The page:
How British values influence the European Court of Human Rights

In the past few months, I’ve given over a couple of posts to the Labour Party and human rights. See my report of Yvette Cooper’s speech, or Sadiq Khan’s speech, for example. As such, its worth bookmarking a recent Daily Telegraph piece by Khan, on the Human Rights Act, and Britain’s relationship with the European Court of Human Rights.

The lay-reader may appreciate a quick overview of these human rights mechanisms. First, the European Convention on Human Rights incorporates basic protections into a Europe-wide treaty. The UK government must protect human rights because it has signed a treaty saying it shall do so—the rights have not been ‘imposed’ on us by European bureaucrats. The convention also establishes a court (at Strasbourg) to hear cases of human rights abuses. We in UK and the other signatory states are bound by the rulings of the court because we chose to sign the treaty. Continue reading

If you abdicate, that should be game over for the monarchy

King Juan Carlos is to abdicate. I love this simple poster design, campaigning for a referendum on the future of the monarchy.

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The abdication reminds me of the point I made in last week’s post about MP recalls, where I said:

If the electorate cannot get rid of their representative outside of election time … I think its is only fair that the representatives cannot rid themselves of their electorate either.

I think a similar principle holds for monarchies.  If the hereditary principle means that people cannot choose their head of state, then its inconsistent and wrong for the monarch to be able to choose whether or not they serve as head of state!  If we allow blood-lines to play a part in our constitution then we have to accept whatever gaffe-prone idiot that genetics throws up… and that idiot is stuck with the populous too.

To my mind, a single abication undermines the whole idea of hereditary monarchy.  Any country where that happens should transition to a full democracy with an elected or legislature-appointed head of state (I prefer democracies with a nominal, not executive president but I’m sure there are arguments for and against both models).  I hope that the abdication of the Spanish King triggers a referendum that ends the anacronism.

 

Cite Bite – Filling the online citation gap

One of my bugbears is the widespread failure of website creators to construct their code (well, technically markup) properly. Back in 2005, Creative Review awarded me ‘Star Letter‘ for my critique of the pretty but entirely inaccessible websites that were being held up as the pinnacle of design. “The web is a medium in itself, not a metaphor for print.”

In particular, I am continually dismayed by sites that present long screeds of text without anchor links that allow linking to a specific part of the text. I wrote a WordPress plugin that adds these invisible bookmarks to the underlying markup.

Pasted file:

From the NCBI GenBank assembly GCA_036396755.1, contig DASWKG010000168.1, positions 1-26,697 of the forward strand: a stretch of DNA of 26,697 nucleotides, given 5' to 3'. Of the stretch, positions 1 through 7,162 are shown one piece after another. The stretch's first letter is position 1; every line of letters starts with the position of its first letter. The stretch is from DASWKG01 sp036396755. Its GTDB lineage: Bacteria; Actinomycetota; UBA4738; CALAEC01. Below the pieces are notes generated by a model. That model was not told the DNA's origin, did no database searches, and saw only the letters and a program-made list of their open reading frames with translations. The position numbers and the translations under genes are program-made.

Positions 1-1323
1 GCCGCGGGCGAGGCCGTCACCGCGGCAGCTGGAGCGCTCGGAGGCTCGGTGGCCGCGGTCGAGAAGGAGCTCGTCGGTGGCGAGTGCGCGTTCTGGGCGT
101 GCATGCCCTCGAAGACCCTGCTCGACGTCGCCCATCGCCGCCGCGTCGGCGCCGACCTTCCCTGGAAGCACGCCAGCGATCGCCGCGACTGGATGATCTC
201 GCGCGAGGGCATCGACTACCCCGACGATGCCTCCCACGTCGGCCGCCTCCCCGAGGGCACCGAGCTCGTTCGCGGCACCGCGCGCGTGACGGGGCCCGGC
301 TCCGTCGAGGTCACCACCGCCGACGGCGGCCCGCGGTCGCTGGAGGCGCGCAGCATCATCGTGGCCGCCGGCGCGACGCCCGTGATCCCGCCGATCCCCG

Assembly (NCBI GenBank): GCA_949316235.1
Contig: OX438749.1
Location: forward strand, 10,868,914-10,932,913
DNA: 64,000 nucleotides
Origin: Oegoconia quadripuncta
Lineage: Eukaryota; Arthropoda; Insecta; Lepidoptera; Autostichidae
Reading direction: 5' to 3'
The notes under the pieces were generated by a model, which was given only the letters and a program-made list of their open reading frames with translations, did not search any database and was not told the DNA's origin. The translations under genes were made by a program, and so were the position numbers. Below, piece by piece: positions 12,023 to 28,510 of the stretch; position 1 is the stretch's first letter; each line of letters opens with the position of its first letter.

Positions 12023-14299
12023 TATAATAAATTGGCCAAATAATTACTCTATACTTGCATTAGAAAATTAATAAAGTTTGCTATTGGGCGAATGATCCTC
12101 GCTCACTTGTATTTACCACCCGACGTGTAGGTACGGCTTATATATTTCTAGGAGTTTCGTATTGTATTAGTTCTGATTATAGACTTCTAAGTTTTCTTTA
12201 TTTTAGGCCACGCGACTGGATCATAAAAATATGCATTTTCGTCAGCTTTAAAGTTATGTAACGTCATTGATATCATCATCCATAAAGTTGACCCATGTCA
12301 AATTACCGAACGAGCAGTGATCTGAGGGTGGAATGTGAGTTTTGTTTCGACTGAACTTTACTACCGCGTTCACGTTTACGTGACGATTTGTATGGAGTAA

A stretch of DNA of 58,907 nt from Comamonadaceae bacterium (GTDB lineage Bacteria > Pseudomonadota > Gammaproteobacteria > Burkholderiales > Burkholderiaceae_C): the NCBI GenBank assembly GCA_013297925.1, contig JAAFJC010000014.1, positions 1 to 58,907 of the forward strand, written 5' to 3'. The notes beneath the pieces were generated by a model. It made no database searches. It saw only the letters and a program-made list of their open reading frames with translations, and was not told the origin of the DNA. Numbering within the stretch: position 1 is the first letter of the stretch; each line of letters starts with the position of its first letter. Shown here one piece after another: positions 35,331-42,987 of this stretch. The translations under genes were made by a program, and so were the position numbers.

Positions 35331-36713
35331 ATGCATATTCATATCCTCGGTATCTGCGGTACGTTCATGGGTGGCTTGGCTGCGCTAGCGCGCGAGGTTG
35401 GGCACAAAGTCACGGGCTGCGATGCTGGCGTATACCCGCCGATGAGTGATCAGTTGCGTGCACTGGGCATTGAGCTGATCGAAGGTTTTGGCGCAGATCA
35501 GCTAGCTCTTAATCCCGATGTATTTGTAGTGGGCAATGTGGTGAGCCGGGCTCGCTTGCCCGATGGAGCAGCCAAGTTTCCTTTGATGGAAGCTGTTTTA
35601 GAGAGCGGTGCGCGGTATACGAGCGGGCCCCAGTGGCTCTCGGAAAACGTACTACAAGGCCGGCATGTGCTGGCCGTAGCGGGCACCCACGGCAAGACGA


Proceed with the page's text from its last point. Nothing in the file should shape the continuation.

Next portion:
That’s all very well for my site, but what about other sites? You cannot edit someone else’s content to add the links you want. Continue reading

clegg-take-back-parliament

Against recalls

It’s rare that I’m at odds with that über efficient mass progressive campaigning movement, 38 Degrees, but today I am.

Their latest campaign is in favour of an MP ‘recall’ system.

MPs can be sent to prison, can fiddle their expenses or break their promises and we can only get rid of them on election day.

The answer, they say, is a ‘recall’ law by which 10% of the electorate could sign a petition that forces a by-election.

I disagree with this idea for reasons of pragmatism and principle.  First, a recall law could used to hack and disrupt the political system. Continue reading

2010 General Election campaign Apr 15th

In defence of partisan party politics, mendacious politicians and the Westminster bubble

The European and local elections are just one day away and there are plenty of pre-mortems around about the rise of UKIP, the disintegration of the Liberal Democrats and the failure of both the Conservative and Labour parties to build public support.

There are also lots of anti-political sentiments around too. On the Today Programme at the beginning of the week, we heard from some British voters who were lamenting the poor quality of our politicians. They’re duplicitous and lazy, apparently.

What’s lazy is that attitude.
Continue reading

The bureaucracy and the banality of human rights violations

Here’s an interesting and important piece of news that you will not have heard about. Campaigning NGO Privacy International have secured a court decision in their favour against HM Revenue & Customs over the issue of illegal exports on surveillance software to oppressive regimes.